5 things first-time fundraisers need to do now

Posted: Jan 14th, 2021 Updated: Jan 14, 2021

If you’re running a nonprofit, sooner or later you’ll have to contend with fundraising. So unless you’re a billionaire crime fighter or the God of Thunder, this article is for you!

Running a small nonprofit has many struggles, but fundraising might be the most important. Larger organizations, already stretched for time and resources, often have teams of people and the ability to reach out to donors through large scale programs and lean on the donors from last year to renew this year.

Needless to say, there’s a better way. 

What you need is a strategy and a detailed plan. While investing in a strategy may feel overly time-consuming, it actually uses resources more effectively, helps you understand what’s working and saves time in the long-run. 

So how do you get started? Here’s what you need to know to become a fundraising superhero!


1. Collect historical data

If you don’t know where you are, it's unlikely you’ll be able to predict where you’re going. Begin by gathering as much data as possible on past fundraising efforts, donors, fundraising sources and pretty much anything related to how your organization raises funds. Take a look at industry benchmarks to see where you compare.


2. Start talking

If you haven’t used a fundraising strategy before, chances are you might not have essential information recorded. Set up conversations with fundraising teams (or individuals) and ask what’s worked in the past, ideas for the future and record everything. It’s also helpful to speak to a few key donors or investors to get their perspective on what made them donate - including any pain points they encountered. 


3. Set SMART Goals

Once you have all the information, it's time to set a goal. SMART goals are goals that are Specific, Measurable, Achievable, Relevant and Time-bound. Creating goals using this technique will help you monitor progress and understand failures better than setting a goal that is vague.


4. Segment your donors

Understanding your donors is key. Invest in a donor management system or create a spreadsheet that tracks donor behavior and preferences and use this information to target segments of donors. For example, if someone has given you an annual donation for three or more years in a row, you might ask them to increase their gift and/or become a monthly donor. Or maybe if a supporter gave you a large gift a year or two ago, but nothing recently, it might be time to rekindle that relationship. Finally, segmenting donors according to their giving capacity will also boost revenue - blanket asks make smaller donors feel like they can’t help or cause you to lose out on larger amounts from bigger donors.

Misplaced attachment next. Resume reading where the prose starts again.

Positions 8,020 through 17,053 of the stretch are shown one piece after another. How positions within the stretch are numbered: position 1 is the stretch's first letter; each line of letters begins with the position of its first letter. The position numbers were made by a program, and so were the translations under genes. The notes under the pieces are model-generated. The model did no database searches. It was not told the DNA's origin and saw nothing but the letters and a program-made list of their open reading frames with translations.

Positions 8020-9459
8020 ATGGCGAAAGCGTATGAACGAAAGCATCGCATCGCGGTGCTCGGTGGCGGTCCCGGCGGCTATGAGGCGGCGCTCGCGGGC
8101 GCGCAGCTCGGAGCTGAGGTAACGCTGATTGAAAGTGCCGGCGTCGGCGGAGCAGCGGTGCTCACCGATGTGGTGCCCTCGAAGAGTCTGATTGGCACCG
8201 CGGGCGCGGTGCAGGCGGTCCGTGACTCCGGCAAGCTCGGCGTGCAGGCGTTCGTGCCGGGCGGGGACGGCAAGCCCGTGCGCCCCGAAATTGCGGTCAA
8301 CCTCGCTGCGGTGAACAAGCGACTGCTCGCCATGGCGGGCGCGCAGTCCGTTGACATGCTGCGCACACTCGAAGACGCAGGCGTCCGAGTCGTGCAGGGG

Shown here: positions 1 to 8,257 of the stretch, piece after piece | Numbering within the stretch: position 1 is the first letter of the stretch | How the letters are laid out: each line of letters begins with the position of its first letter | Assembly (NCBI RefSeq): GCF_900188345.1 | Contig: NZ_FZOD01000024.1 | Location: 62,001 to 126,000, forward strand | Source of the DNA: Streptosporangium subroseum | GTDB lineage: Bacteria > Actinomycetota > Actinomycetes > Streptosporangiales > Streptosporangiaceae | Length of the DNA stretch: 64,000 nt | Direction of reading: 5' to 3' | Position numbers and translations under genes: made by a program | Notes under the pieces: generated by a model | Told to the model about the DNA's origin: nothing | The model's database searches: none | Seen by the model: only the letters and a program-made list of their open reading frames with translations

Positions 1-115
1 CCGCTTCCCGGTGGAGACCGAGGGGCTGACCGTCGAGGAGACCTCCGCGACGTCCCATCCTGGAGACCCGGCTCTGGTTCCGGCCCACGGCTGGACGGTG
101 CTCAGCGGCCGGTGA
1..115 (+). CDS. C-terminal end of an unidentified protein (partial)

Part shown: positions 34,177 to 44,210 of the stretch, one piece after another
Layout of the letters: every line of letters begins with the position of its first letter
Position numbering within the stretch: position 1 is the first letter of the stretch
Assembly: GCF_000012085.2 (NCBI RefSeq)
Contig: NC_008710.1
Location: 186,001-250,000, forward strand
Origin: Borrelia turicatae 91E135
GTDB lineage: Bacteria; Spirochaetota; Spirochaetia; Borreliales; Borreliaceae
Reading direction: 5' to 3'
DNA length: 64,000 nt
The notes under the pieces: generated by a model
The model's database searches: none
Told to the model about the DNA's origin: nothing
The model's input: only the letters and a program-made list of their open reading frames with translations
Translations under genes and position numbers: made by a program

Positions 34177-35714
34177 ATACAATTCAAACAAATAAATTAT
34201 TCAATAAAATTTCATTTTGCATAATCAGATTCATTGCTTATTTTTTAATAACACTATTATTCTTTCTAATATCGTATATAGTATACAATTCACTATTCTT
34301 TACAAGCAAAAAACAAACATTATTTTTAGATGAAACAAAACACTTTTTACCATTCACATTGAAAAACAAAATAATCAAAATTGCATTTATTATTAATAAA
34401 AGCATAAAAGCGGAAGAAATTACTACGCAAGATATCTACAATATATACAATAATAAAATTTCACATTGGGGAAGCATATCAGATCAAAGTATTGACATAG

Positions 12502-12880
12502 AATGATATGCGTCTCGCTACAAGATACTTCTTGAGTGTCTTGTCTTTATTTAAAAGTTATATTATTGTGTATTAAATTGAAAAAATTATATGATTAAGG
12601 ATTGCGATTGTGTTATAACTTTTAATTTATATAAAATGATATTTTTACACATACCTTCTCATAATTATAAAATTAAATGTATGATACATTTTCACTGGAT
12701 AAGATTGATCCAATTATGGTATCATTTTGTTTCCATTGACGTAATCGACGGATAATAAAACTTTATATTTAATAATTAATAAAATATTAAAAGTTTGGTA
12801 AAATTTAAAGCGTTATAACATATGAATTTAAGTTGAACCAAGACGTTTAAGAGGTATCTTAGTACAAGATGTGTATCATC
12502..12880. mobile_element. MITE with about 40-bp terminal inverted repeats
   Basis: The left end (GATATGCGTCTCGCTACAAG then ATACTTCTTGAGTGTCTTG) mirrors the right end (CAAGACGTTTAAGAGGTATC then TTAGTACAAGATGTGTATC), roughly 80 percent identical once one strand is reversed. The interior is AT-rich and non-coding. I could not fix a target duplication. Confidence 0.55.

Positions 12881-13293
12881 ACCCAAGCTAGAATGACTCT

5. Experiment!

Running experiments and trying different approaches is the most important part of fundraising - and the most ignored. While many fundraisers come up with great ideas that work really well - what’s often missed is measuring success. Approaching new fundraising initiatives as experiments will help you build metrics to track and understand why (or why not) something worked, which is key to building future strategies for success!


Think of your favorite superheroes - what you (and the rest of the world) see is an action-packed drama of fighting crime and destroying villains. What’s less interesting, but equally key is the everyday training - the hours put into refining and perfecting the supersuits or the research that goes into developing the gadgets to be used exactly when you need them.

Put these strategies to work and the outside world might see your nonprofit “effortlessly” gaining supporters but you’ll know the secret to success lies as much in the time you invested planning as the fundraising campaigns themselves.


Need even more help? Download FundHero’s template non-profit annual finance plan below.

Rachel Rao

Rachel is a marketing and communications consultant based in Mumbai, India. She focuses on conceptualizing brand identities and digital media campaigns for social businesses, non-profits, and startups. Her work is set in contexts of public education, corporate social responsibility, philanthropy, rural research, and social conflict mediation. She is passionate about effective and impactful storytelling and good coffee. Rachel has an MA in English Literature from the University of York and a Diploma in Communications for Development (C4D).